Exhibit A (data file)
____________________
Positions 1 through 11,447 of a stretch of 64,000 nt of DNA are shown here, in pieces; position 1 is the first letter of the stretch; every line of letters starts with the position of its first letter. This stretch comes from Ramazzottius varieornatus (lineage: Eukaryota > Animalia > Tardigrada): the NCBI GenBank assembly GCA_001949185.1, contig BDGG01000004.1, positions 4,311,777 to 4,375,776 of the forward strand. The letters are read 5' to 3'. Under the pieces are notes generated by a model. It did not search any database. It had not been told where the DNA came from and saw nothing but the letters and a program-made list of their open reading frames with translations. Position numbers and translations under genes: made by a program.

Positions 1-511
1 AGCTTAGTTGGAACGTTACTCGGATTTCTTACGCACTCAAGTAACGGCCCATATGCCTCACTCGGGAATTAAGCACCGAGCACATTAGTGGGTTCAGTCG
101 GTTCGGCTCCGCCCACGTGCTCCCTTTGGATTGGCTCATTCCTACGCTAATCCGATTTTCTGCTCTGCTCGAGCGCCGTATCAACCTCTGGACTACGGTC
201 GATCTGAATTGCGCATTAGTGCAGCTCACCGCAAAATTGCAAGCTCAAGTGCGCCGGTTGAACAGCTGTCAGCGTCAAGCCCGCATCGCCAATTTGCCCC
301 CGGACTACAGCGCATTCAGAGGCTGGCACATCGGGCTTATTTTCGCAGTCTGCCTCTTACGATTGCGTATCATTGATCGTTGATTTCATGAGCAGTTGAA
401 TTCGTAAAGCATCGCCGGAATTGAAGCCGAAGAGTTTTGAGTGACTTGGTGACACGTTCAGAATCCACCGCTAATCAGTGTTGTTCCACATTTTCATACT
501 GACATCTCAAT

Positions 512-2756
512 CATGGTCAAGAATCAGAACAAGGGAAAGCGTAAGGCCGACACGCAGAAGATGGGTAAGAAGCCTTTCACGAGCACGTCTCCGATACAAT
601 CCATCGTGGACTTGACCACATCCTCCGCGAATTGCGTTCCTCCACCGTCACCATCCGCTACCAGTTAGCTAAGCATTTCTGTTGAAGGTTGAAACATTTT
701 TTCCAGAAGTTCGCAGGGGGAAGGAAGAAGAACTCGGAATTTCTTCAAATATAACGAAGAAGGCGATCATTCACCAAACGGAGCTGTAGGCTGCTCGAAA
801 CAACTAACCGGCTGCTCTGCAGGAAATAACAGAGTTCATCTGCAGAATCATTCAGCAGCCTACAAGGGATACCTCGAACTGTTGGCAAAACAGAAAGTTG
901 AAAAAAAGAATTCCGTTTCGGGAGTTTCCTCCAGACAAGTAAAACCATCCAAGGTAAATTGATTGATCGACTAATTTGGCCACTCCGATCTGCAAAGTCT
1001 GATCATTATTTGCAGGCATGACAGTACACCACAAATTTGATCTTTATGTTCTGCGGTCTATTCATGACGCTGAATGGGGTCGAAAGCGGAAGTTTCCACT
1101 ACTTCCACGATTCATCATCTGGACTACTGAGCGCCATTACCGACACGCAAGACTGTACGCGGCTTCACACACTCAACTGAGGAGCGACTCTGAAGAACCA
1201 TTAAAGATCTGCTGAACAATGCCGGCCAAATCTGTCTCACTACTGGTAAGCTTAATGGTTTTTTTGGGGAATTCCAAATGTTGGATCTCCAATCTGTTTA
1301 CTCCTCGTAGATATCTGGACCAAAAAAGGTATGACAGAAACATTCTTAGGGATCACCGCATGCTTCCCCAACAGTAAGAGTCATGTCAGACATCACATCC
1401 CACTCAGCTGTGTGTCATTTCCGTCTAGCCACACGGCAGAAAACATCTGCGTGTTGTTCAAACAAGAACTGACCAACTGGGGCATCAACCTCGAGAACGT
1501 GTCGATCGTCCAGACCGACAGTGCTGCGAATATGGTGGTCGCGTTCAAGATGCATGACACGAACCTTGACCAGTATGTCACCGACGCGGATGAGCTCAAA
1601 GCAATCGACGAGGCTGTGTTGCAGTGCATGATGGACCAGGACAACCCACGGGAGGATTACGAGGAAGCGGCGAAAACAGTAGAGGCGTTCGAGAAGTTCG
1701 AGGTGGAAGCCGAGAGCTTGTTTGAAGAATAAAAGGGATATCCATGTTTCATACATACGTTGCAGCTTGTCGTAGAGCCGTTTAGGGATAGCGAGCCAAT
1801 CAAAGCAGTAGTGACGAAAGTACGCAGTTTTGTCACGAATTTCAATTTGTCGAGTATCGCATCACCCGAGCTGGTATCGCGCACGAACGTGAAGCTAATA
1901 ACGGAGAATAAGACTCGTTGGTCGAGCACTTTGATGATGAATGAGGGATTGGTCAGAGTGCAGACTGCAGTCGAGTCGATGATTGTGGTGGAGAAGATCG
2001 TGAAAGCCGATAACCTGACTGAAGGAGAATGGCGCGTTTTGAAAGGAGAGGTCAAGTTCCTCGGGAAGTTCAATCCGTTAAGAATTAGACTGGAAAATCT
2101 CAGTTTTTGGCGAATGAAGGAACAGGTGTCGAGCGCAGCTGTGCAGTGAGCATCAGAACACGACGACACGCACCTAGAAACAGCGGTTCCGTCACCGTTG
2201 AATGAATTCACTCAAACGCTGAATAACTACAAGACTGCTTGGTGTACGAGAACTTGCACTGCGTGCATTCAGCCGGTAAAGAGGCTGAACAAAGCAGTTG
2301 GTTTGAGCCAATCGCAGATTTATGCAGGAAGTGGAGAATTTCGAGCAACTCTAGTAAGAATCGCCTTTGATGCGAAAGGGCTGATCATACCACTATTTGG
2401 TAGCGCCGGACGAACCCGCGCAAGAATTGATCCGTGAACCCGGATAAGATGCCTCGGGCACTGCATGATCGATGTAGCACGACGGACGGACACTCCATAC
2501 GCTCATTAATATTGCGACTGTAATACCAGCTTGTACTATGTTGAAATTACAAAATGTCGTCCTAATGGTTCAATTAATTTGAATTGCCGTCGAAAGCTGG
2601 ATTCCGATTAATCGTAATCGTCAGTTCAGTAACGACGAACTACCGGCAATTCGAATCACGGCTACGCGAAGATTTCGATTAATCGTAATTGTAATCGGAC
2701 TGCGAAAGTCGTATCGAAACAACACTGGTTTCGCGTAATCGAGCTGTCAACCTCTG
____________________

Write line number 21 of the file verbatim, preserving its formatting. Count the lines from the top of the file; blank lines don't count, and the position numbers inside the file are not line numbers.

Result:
1601 GCAATCGACGAGGCTGTGTTGCAGTGCATGATGGACCAGGACAACCCACGGGAGGATTACGAGGAAGCGGCGAAAACAGTAGAGGCGTTCGAGAAGTTCG